3 Innovative Ways Mixed Reality Is Being Used by Big and Small Businesses
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Though the idea of mixed reality, which includes virtual and augmented reality, has been around for a long time, it has only recently started picking up speed. The first proof of concept that augmented reality could revolutionize gaming was the popularization of Pokemon Go. Oculus further proved the thesis, showing that it could, in fact, take gaming far beyond the physical world with virtual reality.
But the impact that mixed reality could have on the way we do business extends far beyond the confines of just gaming. In fact, the mixed reality is projected to be a $150 billion market by 2020. To learn more about the specific ways mixed reality could be an asset to traditionally non-technical companies, I chatted with Carlos Carbonell, founder and CEO of Echo Interaction Group, which helps companies deploy augmented reality applications.
1. Help brands stand out among their competition
Especially as it relates to the marketing and entertainment worlds, mixed reality is still in its infancy. Few companies have successfully been able to pull off mixed reality applications and it is far from being a focus for them. On the other hand, tech giants like Amazon, which uses augmented reality to help customers visualize products in their homes prior to buying them, have widely adopted the technology.
This means there’s a huge market opportunity for companies in traditionally non-tech-savvy industries. Implementing mixed reality technologies in areas like the entertainment industry has become increasingly common, but by acting now, companies can stay at the cutting edge, says Carbonell.
Statistically, 79% of Generation Z and 73% of Millenials are interested in virtual reality, according to a study conducted by Touchstone Research. Particularly in industries that haven’t been disrupted in ages, brands can utilize the power of mixed reality to reach a younger audience they might not have been able to reach before.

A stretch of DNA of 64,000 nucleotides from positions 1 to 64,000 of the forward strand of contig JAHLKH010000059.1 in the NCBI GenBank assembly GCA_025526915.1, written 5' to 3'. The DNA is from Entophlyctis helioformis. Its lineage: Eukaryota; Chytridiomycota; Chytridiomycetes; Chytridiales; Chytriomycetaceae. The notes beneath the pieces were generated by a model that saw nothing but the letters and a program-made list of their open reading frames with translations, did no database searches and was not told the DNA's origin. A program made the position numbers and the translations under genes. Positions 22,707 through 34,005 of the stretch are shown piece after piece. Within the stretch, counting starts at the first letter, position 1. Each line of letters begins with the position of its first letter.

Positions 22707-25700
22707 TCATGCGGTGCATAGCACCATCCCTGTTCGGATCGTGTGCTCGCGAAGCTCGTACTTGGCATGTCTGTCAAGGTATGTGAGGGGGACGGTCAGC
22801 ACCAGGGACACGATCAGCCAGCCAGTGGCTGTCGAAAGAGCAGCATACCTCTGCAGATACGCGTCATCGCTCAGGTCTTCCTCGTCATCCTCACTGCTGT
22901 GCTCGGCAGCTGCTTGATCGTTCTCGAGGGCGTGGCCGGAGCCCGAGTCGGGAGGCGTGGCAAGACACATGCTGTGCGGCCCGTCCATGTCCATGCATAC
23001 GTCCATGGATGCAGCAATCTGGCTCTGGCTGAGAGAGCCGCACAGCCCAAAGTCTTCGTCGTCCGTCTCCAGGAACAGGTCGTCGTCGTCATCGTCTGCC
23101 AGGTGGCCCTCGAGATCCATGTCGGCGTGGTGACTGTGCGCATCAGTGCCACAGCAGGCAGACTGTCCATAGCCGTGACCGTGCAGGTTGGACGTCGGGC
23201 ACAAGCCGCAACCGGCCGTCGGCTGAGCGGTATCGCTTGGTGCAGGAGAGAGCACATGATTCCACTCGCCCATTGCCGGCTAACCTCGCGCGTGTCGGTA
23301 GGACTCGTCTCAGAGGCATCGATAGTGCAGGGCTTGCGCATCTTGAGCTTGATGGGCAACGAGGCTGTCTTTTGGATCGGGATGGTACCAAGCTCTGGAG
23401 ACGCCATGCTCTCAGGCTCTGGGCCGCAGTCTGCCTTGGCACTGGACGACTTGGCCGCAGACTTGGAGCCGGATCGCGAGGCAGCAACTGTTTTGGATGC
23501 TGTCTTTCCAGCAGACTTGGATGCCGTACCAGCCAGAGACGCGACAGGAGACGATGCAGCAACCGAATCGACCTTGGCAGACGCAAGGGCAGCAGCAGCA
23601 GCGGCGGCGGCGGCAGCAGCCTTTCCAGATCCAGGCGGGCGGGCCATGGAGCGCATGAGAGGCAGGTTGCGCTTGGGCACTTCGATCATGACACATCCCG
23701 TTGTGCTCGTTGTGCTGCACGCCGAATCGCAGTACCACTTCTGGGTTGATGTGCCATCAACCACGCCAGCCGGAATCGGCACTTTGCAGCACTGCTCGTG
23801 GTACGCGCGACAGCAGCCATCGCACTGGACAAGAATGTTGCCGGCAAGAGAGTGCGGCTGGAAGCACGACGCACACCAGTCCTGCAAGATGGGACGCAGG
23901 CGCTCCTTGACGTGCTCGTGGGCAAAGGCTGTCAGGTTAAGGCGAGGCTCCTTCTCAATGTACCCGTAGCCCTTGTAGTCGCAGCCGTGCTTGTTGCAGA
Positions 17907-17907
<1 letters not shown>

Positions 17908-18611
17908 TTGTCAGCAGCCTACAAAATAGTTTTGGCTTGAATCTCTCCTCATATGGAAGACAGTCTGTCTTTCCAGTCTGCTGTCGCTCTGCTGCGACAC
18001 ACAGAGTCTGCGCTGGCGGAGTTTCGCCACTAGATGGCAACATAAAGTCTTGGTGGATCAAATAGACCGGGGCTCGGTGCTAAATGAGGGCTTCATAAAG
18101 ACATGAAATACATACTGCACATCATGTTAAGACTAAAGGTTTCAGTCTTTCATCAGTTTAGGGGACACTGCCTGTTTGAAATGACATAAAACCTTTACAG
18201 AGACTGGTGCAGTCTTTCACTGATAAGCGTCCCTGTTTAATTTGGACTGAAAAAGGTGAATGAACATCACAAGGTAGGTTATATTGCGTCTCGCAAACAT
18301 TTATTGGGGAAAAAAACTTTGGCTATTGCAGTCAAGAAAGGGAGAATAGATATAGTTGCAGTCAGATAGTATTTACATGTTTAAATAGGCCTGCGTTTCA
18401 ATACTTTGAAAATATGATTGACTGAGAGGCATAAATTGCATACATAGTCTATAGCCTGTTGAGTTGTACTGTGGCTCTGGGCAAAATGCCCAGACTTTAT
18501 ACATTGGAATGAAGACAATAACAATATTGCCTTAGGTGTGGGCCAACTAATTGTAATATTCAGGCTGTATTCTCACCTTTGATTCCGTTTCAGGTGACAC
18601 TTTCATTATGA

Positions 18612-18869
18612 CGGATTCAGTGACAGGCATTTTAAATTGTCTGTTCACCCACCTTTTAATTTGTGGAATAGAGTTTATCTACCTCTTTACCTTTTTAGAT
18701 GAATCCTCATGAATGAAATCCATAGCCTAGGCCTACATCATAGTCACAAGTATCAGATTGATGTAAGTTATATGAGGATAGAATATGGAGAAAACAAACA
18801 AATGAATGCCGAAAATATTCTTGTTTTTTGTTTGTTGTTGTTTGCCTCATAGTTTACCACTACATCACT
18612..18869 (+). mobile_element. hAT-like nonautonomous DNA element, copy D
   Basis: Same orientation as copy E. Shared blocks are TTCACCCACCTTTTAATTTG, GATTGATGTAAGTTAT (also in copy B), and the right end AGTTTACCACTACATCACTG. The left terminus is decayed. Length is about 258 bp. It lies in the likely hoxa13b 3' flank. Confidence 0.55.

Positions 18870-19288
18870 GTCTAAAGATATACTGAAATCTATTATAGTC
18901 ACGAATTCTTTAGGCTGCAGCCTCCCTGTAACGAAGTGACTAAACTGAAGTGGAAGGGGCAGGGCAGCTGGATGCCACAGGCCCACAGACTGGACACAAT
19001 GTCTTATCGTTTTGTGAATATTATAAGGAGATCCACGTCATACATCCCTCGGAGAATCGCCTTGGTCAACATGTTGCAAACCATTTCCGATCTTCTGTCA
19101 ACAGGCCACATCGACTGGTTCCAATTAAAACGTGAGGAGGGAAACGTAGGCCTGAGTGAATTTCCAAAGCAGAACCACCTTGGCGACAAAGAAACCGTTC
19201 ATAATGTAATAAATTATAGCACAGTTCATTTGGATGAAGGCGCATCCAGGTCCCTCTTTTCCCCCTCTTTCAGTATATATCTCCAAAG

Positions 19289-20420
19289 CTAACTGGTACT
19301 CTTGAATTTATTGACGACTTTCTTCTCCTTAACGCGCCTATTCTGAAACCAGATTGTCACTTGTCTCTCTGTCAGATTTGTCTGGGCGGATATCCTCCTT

2. Increase operational efficiency
Aside from simply standing out from the competition, brands can also reduce their operational costs in a variety of ways by adopting mixed reality. For instance, Walmart used virtual reality technologies to train its employees ahead of its hectic Black Friday sales. But mixed reality has far broader implications when it comes to job training scenarios.
Most notably, when companies are running safety training for their employees, they may not always have the physical resources to make it work efficiently. With the advent of mixed reality, these companies can run these training sessions with their employees even if their facilities don’t have the bandwidth to physically do so.
Even aside from training, mixed reality paves the way for employees to prototype and design in a way that is far from theoretical. Microsoft has already picked up on this idea. The efficiency boost that a company’s employees can gain by being able to visualize products before they’re deployed or launch is a valuable asset.
3. Connect with customers on a more personal level
A critical part of selling is establishing a (hopefully) personal relationship with customers. In the modern day, a lot of businesses, especially digital ones, feel fully transactional. That is, customers pay a certain unit of currency in exchange for some unit of value from a company. By leveraging mixed reality, businesses can finally interface with their customers on a more personal level.
For instance, Carbonell believes, “Every single purchase decision may at one point be made by “experiencing” the product or service in an augmented, mixed reality fashion first.” At the moment, some 30% of online purchases are returned, according to CNBC. When items are returned, customers are left to interact with customer service online, and often have to drive over to a local UPS to return a package containing an item they are unsatisfied with.
By implementing mixed reality technologies, businesses can get close to connecting personally with each of their customers. At the least, customers will be able to experience what they’re buying into before making a final purchase, and that level of social interaction has been unprecedented before mixed reality.